Is Morality Obsolete?


I recently read a disturbing article in the September 23, 2011 issue of The Week magazine.  (Has Morality Became Obsolete, page 14 – via The New York Times).  In it, author David Brooks “sums up the moral philosophy of most young Americans” by highlighting the refrain:

If it feels right to me, then it is.


Brooks cites the book “Lost in Transition” in describing the morals of our youth as “just a matter of individual taste.”  Moreover, he notes that Americans in their late teens and early 20s do not understand why judgments should be made on issues such as cheating on tests and infidelity.  Though their parents (and those even older), clearly see these things as “wrong,” our youth see them as decisions guided only by individual choice, without any connection to general value systems.  Worse, they seem to feel no obligation to society.  According to Brooks, the best way to sum up the morals of our future leaders is:

I guess what makes something right is how I feel about it.

So I ask you: what does this mean for us in terms of how we deal with each other?  Both as a parent and former educator, I can tell you that many of the youth I’ve dealt with do EXACTLY what they feel like doing, and EXACTLY when they feel like doing it.  They have little to no regard for consequences, nor do they profess to care about the negative impact of their actions on others.  As a teacher, if I had a dollar for every time a student told me “I don’t care!” whenever I scolded him/her about his/her actions, I’d be in the Forbes 500.

Worse yet, our children are perpetrating violence against each other by methods and and by degree in ways uncommon to our elders.  Not only are they fighting each other in schoolyards, as I remember, but they’re beating teachers and putting them in hospitals for “offenses” such as taking a student’s MP3 player.  Not only are they engaging in fisticuffs in the classroom, they’re shooting each other in the streets over something as monumentally silly as a gang’s proclaimed “turf.”  (Never mind that not ONE of the gang members actually owns any of the land).  When a student spends his class time showing off the cellphone picture he took of a dead neighborhood kid with a bullet hole in his head and blood running from his nose and mouth (true story), we are witnessing a  moral dilemma of unprecedented scale.

Meanwhile, politicians and school administrators are wasting precious time and money arguing over resources and playing the blame game.  It it the teachers’ fault?  Is it the unions’?  Is the system broken?  But for me, the answer is very simple.  I’ve said it before, and I’ll continue shouting it to the rooftops until the message is heard:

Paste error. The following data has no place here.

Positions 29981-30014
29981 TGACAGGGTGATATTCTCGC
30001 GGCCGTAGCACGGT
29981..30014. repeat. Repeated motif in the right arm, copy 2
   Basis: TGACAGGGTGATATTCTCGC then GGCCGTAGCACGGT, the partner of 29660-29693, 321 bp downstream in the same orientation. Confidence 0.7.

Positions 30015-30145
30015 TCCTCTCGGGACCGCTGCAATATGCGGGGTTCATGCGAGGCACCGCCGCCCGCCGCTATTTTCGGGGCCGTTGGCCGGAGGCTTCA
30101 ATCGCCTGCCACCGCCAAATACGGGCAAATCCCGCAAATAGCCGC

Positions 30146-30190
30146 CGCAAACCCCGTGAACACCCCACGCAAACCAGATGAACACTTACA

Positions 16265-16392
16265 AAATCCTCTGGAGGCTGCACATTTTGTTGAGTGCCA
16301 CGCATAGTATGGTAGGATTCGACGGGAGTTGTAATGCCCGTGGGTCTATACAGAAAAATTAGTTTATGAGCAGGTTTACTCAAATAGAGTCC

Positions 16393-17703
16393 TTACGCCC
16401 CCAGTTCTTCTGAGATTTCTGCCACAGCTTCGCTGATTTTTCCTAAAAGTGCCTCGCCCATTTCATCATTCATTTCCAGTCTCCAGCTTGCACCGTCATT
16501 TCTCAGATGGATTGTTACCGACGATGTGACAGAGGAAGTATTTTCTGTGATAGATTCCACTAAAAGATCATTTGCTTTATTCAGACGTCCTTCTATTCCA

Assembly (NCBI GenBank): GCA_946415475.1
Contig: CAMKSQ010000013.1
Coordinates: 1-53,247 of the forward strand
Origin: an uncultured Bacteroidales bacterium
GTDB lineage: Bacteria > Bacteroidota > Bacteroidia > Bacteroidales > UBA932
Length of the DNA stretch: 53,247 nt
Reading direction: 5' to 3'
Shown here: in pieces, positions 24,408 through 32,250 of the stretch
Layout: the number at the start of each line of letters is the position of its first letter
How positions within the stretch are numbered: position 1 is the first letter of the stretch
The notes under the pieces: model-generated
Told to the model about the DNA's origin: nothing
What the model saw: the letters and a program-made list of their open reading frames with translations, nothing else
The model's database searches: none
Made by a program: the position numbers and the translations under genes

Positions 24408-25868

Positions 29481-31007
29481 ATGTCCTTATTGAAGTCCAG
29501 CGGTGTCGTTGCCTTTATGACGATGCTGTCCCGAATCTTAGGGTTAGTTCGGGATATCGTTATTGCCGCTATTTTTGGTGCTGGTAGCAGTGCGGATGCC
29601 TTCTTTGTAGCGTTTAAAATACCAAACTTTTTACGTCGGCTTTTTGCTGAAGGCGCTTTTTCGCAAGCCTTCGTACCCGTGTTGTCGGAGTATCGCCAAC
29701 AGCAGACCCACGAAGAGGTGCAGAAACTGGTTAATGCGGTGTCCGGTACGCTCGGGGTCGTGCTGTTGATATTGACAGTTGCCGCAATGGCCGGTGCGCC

As a parent, my child’s attitude and moral standing is MY responsibility.  Period.

Would it be nice if this world were fair, and if all Americans REALLY had equal access to resources and privilege?  Of course it would.  Would this be a better world if we all competed on a truly equal playing field, with no special regard given to any particular race, gender, culture or sexual orientation?  Without question.  However, until that day comes, I pledge to my community that I, as a parent, will do all that I can to instill the morals, values and sense of spiritual connection espoused in The Berlack Method into the souls of my children.  I will work until my last breath to ensure that they reflect those morals and values because they are a direct reflection of the truth I speak.  How can I do that for my clients, and not for my own children?

What are YOU going to do?

Sound Off!

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2 Responses to "Is Morality Obsolete?"

  • Rashied Sharrieff-Al-Bey says:

    I’ve done this both personally and professionally, and while I won’t say that there isn’t a “something more I could have done” that’s situated in some blind spot I can’t readily access, I will venture to say that I did all I knew I could do in raising my own children and in counseling the children of others.

    What we’re seeing is moral relativism failing at the extreme. The argument that moral relativism makes is that my belief system, value system and my culture form the basis for how I determine what is right for me; that no one who is assessing from a different frame of reference can correctly determine this for me. As far as I’m concerned, the warrants of the claim, as well as its subclaims and evidence for each, are plain.

    Where that argument breaks down, however, is that these kids don’t *know* what’s right for them. What they’re doing isn’t so much moral relativism as it is nihilistic and hedonistic, and these present as a total lack of interest in the ultimate connectedness of all of us, more particularly of a people. These behaviors and these beliefs and thinking do not extrapolate to a universalizable consideration; they lead to a complete deconstruction and disintegration of a social order, such as it is.

    The best we can do, aside from regulating within our own homes and families, is to challenge the behavior when we meet it, to the extent that common sense permits.

  • Regina Jones says:

    Morality begins with the adults, Rashied Sharrieff-Al-Bey. Amoral parents raise amoral children.

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